Biotechnology giant Amgen, Inc. has pled guilty to illegally marketing its drugs, including the anemia drug Aranesp. The drug maker has agreed to pay $150 million in criminal fines and penalties and $612 million in civil settlements. The large settlement of numerous criminal and civil claims against the drug maker includes an undisclosed amount to settle at least one whistleblower lawsuit brought against the company by a former employee.
The drug Aranesp is used to treat anemia caused by kidney disease or by cancer chemotherapy. The drug was once Amgen’s biggest seller and sales reached $4.1 billion in 2006. Sales have declined steadily amid increased scrutiny regarding its costs to Medicare as well as concerns that the drug can cause heart attacks and make cancer worse.
Kassie Westmoreland worked for Amgen from 2002 to 2005. She filed a “qui tam” lawsuit against Amagen alleging the company gave “liquid kickbacks” to doctors, as well as other incentives, to promote the drug Aranesp. Her suit alleged that Amgen overfilled vials of Aranesp as a way of providing doctors with free medicine. The doctors could profit by billing Medicare and insurance companies for the extra amount of medicine provided to them. The suit said that the free medicine was intended to induce doctors to buy Aranesp instead of Procrit, a competing anemia drug from Johnson & Johnson.
According to the Justice Department charges, Amgen promoted Aranesp at higher doses and at intervals the FDA had not approved. A complaint filed recently by the US Attorney’s Office in the Eastern District of New York alleged that Amgen sales representatives promoted Aranesp for an “off-label use”: a larger once monthly dose, rather smaller doses twice a month. Aranesp is administered intravenously or by injection and patients often find it painful. As a result, changing from twice a month to once a month would make it more desirable. Although a doctor can legally prescribe a medication for off-label uses, pharmaceutical and biotech companies are not allowed to promote off-label usage to doctors.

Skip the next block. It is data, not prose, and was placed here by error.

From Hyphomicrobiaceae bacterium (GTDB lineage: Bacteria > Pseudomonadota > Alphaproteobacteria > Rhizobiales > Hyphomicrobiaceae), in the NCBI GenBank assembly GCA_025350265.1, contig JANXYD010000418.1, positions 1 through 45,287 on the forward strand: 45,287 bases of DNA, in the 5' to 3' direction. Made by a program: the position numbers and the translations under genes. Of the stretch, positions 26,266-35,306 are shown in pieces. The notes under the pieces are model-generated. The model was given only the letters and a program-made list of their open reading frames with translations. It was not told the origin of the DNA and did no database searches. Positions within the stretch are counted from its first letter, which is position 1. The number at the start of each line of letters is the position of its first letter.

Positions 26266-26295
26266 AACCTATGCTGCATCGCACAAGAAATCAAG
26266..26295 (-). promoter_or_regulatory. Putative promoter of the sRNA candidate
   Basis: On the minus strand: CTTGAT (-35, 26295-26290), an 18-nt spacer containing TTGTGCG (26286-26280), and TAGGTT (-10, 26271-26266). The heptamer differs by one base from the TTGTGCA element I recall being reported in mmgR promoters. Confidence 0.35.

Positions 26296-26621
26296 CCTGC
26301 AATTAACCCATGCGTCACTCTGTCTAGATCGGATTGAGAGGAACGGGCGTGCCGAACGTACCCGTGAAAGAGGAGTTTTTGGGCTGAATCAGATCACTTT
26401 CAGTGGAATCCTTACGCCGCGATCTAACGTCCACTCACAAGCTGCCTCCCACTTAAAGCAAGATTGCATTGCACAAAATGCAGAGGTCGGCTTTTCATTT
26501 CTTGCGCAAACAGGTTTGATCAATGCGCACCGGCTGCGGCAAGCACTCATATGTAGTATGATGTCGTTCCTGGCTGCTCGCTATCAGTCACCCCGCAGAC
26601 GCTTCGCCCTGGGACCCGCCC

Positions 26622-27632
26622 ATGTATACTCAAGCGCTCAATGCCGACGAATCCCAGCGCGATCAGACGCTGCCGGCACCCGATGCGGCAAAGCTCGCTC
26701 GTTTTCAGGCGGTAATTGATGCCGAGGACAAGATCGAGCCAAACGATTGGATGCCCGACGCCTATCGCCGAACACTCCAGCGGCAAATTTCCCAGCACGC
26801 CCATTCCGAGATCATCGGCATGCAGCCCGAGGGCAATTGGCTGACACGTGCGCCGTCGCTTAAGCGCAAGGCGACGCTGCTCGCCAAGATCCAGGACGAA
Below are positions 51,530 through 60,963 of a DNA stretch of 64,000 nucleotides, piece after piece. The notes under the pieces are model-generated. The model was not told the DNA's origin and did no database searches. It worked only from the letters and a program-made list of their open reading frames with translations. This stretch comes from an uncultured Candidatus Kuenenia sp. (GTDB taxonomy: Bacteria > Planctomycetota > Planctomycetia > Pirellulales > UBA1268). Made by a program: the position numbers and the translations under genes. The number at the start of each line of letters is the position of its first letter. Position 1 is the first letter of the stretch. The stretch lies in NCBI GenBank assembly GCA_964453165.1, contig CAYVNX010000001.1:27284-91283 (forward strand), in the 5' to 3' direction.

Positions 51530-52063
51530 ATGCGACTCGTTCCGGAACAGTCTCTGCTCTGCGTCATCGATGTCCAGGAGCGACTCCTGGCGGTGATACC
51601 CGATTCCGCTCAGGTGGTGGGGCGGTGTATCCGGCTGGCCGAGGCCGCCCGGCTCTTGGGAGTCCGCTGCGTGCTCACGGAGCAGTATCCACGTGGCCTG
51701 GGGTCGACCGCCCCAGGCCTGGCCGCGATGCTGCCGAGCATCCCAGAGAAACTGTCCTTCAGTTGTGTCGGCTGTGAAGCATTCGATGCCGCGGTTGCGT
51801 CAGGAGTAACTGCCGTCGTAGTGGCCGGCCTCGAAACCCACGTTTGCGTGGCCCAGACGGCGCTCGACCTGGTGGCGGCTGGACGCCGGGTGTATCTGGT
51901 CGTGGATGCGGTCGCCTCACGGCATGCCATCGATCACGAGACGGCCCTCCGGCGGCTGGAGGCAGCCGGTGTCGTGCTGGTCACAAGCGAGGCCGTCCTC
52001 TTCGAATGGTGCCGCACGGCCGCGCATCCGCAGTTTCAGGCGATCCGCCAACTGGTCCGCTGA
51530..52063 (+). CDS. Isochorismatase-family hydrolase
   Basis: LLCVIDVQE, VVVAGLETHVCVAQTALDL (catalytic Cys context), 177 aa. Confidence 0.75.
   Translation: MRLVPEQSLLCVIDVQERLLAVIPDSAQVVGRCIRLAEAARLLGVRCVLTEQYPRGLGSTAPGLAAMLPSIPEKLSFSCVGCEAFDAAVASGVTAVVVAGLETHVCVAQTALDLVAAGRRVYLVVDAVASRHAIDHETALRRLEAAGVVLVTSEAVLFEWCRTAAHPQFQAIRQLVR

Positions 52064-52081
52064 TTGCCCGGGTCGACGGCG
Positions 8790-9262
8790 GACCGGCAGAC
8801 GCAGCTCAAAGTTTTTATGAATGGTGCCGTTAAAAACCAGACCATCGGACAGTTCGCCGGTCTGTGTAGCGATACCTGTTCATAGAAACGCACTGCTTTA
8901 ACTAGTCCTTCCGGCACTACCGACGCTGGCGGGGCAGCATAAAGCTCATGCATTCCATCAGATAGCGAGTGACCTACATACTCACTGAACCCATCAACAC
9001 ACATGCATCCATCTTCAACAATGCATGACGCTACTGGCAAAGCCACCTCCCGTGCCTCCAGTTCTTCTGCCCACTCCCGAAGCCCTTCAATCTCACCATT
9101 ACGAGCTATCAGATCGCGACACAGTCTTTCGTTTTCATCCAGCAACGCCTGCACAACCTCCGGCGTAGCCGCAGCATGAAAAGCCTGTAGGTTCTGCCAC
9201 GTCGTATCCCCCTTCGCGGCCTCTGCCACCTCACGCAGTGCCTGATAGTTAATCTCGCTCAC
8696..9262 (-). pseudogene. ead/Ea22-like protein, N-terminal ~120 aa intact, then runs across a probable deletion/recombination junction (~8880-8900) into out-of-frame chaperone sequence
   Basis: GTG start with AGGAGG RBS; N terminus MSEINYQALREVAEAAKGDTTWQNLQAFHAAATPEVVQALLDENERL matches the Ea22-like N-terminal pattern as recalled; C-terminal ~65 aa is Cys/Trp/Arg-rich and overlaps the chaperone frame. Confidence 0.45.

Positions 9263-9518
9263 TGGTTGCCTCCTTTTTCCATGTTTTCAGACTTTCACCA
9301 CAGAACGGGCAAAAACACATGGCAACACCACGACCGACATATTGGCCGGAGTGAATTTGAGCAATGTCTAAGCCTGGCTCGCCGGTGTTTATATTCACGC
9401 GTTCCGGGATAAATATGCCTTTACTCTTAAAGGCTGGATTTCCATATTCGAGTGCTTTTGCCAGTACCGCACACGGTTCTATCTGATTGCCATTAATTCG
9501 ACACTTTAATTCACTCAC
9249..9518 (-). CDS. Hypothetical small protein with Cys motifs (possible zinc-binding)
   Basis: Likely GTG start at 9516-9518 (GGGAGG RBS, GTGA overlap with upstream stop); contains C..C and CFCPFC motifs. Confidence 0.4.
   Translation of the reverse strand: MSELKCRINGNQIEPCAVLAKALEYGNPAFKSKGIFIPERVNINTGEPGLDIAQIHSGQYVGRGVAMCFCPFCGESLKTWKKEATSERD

Westmoreland will likely receive a part of the Amgen settlement under federal law for whistleblowers who bring suits under the False Claims Act.
Anyone who has information that a business or person has knowingly submitted or caused the submission of false or fraudulent claims to any branch of the United States government can potentially help file and pursue a lawsuit under the False Claims Act. The “whistleblower” (called a “relator”) does not have to have been personally harmed at all. The relator just needs to be aware of the false or fraudulent conduct.
A False Claims Act lawsuit seeks to recover money for the government from the business or person who submitted false or fraudulent claims. If money is recovered—whether from a settlement between the parties or a court judgment—the whisteblower/relator who helped initiate the lawsuit can potentially recover 15 to 30% of the total amount recovered. The whistleblower/relator is rewarded to compensate them and their attorney for the hard work involved in pursuing such lawsuits and also to encourage others to come forward with information about false or fraudulent conduct.
The government has recovered billions as a result of False Claims Act lawsuits, and hundreds of millions have been paid to the private citizens–the relators/whistleblowers—who made the lawsuits possible.
If you have questions about how to pursue a claim under the False Claims Act, please let us know. You can reach us by calling our toll-free hotline at 1-877-446-9001, or by filling out our free legal consultation form on this page.